UIHC warns against monoxide poisoning after derecho; 3,200 in Johnson County still without power

In the aftermath of the storm called derecho that hit Iowa on Monday, UIHC warns eastern Iowans against carbon monoxide poisoning and stresses generator safety.


Katie Goodale

University of Iowa Hospitals and Clinics as seen on Sept. 17, 2018.

Rachel Schilke, News Editor

University of Iowa Hospitals and Clinics has seen an uptick in carbon monoxide poisoning since Monday, when a derecho tore through Iowa, leaving thousands without power and flattening homes, roads, and fields.

UIHC reported that as of Friday afternoon, there were three cases of carbon monoxide poisoning that occurred on Thursday, when it usually sees approximately 40 cases in a year. Of the cases, several included children, the report said. 

UIHC Safety Director Mike Holder said no one at the hospital could remember a time when more than one or two cases of carbon monoxide poisoning per month occurred, and had concerns for the weekend following the storm. 

“I thought it was going to be a horrible weekend,” Holder said. “With the three cases we had on Thursday and coming into the weekend with all of the power issues, it was definitely a red flag.”

He said running generators, chainsaws, and gas grills in garages or semi-open spaces does not provide sufficient airflow and can still cause carbon monoxide poisoning. All three cases reported by UIHC were due to individuals using generators in their garages with the doors open. 

“We’ve never seen anything like this,” Holder said, “…which is why I am so concerned with getting this message out.”

In Johnson County, about 3,200 residents are without power five days after the storm. MidAmerican spokesperson Geoff Greenwood said power should be turned on for its 1,600 remaining customers without power by Saturday evening. In hardest-hit Linn County, 64,000 people are still without power, which may not be restored until Tuesday, utilities say, due to the sheer number of downed power lines. 

He said individuals should be using generators at least 20 feet from their dwelling and should not be used in garages, even with doors open. Anything that uses a fossil fuel should be used with caution and individuals should take an extra moment to make sure they are being safe, he said.

UIHC recommended for residents to pay attention to potential carbon monoxide symptoms: headaches, nausea, vomiting, and dizziness. Those who believe they have carbon monoxide poisoning need to seek treatment within six hours of the onset of symptoms. 

Director of Homeland Security and Emergency Management Dave Wilson said there have been no cases of carbon monoxide-related injuries of Johnson County residents. Holder said the cases that arrived at UIHC were local residents, but could not provide any specific identification.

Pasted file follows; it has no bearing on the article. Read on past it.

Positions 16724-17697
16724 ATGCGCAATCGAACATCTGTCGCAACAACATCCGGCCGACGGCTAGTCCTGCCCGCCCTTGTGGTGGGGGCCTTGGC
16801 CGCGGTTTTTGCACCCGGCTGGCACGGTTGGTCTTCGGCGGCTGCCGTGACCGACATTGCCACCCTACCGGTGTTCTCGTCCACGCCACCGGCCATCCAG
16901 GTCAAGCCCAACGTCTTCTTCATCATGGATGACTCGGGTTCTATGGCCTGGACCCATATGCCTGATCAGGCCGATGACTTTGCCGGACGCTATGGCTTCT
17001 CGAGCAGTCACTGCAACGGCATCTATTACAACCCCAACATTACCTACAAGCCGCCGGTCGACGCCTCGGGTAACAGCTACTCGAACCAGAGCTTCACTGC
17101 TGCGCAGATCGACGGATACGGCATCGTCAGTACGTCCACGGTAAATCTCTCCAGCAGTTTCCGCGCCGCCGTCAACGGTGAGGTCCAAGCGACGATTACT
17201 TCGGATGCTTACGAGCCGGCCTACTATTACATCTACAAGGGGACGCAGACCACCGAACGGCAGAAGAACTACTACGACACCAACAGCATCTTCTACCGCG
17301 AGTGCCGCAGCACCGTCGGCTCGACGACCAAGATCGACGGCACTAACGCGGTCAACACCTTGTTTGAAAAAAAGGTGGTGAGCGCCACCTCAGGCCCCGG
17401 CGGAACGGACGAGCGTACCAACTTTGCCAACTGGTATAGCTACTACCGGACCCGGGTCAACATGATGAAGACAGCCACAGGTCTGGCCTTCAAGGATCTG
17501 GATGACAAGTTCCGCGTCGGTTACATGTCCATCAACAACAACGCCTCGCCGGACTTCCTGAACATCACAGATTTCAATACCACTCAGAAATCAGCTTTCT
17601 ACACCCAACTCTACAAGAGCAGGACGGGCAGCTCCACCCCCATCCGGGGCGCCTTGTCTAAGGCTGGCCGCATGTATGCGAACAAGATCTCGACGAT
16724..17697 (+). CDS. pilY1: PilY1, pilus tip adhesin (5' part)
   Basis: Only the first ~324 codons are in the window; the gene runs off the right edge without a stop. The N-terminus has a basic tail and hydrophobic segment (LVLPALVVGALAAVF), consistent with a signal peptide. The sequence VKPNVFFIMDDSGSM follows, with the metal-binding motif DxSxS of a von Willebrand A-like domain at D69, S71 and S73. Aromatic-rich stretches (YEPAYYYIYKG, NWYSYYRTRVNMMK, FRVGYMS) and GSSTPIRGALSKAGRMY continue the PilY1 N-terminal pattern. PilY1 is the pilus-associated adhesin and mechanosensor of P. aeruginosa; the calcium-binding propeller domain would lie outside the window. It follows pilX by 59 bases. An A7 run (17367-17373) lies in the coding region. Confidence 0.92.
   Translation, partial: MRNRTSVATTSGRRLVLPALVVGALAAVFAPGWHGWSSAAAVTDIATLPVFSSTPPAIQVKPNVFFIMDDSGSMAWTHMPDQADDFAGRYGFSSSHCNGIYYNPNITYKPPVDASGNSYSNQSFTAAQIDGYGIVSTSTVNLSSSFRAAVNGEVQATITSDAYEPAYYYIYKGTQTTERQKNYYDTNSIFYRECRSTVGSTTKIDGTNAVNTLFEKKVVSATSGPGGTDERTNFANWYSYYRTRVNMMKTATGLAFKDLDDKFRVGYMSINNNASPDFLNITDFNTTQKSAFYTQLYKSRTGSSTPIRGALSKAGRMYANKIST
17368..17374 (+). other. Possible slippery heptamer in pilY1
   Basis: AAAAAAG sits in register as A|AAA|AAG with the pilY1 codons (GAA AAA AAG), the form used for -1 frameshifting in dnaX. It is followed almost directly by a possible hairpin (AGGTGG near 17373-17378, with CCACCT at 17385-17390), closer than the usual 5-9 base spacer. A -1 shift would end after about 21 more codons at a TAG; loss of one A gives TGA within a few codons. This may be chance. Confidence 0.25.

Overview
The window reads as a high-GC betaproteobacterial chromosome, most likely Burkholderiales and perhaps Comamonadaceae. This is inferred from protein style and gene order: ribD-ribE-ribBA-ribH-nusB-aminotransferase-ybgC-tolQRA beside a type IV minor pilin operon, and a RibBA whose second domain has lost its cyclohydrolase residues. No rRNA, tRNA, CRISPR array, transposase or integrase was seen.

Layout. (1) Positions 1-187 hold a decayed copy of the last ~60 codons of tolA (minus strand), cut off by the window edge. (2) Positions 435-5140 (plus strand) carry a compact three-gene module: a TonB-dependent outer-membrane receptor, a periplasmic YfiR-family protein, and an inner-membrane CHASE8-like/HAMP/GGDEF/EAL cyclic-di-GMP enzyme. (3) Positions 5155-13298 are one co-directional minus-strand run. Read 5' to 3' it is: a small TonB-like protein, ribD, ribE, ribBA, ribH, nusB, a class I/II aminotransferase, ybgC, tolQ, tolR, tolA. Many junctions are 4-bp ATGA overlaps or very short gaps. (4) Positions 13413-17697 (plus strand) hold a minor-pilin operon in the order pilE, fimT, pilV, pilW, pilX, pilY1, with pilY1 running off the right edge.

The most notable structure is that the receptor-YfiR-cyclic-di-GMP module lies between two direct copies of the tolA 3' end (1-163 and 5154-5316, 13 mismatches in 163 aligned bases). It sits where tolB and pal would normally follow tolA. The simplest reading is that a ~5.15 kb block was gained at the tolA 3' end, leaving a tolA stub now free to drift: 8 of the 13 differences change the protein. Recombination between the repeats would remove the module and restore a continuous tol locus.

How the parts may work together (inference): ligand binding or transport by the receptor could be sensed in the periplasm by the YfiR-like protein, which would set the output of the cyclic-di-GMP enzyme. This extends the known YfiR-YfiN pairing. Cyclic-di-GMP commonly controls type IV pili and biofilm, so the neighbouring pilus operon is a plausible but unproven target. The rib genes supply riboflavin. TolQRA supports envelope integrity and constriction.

It is not unusual for patients from other Iowa counties to come to UIHC for carbon monoxide poisoning, Wilson said, as UIHC has the only 24/7 emergency treatment hyperbaric oxygen facility in eastern Iowa, and is the only facility that treats children.

Holder said the UIHC hyperbaric oxygen facility is a multi-space facility that can treat between one and six individuals, and allows for staff to enter the pressurized oxygen chamber to provide anything from extra pillows and water to offering assistance in case of emergency.

He added that the other 14 facilities in eastern Iowa are mono-space chambers and cannot be accessed immediately in case of an emergency, which is why they do not treat children. 

UIHC works closely with the University of Iowa Stead Family Children’s Hospital, so the facility has the knowledge and expertise to work with children, Holder said. 

“It’s all about the ability and the willingness to treat children,” he said. “It is difficult to rationalize with a five-year old child through the glass. We can hold their hand, do coloring books with them, and be there for them. They are a unique part of the population, and we have treated some kids before, and they were even entertaining me.”

Wilson said as of 11 a.m. on Friday, there have been no fatalities within Johnson County due to the storm, but he anticipates an increase of injuries over the weekend, as residents begin cleaning and restoring parts of their homes affected by the storm. In the state, at least four people were killed in the storm including a Solon resident who was biking in Linn County. 

He said he predicted injuries such as dehydration and heart attacks, from chainsaws and possible carbon monoxide poisonings.

“Typically during any storm, there is an increase of fires due to using candles,” Wilson said. “So, we really try to push fire safety, and people tend to be running generators, as well. Situations such as chainsaw injuries and carbon monoxide from generators are usually results of clean-up operations after a storm.”

Wilson said between noon and midnight on Monday, 27 storm-related ambulance calls were placed. Injuries predominantly came from high profile vehicles flipping over. A child and a truck driver were transported to UIHC.

The City of Iowa City Saturday opened a disposal site to drop off storm debris — located at 1200 S. Riverside Dr. open from 7 a.m.-7 p.m. Spoiled food can also be dropped off from 10 a.m.-2 p.m.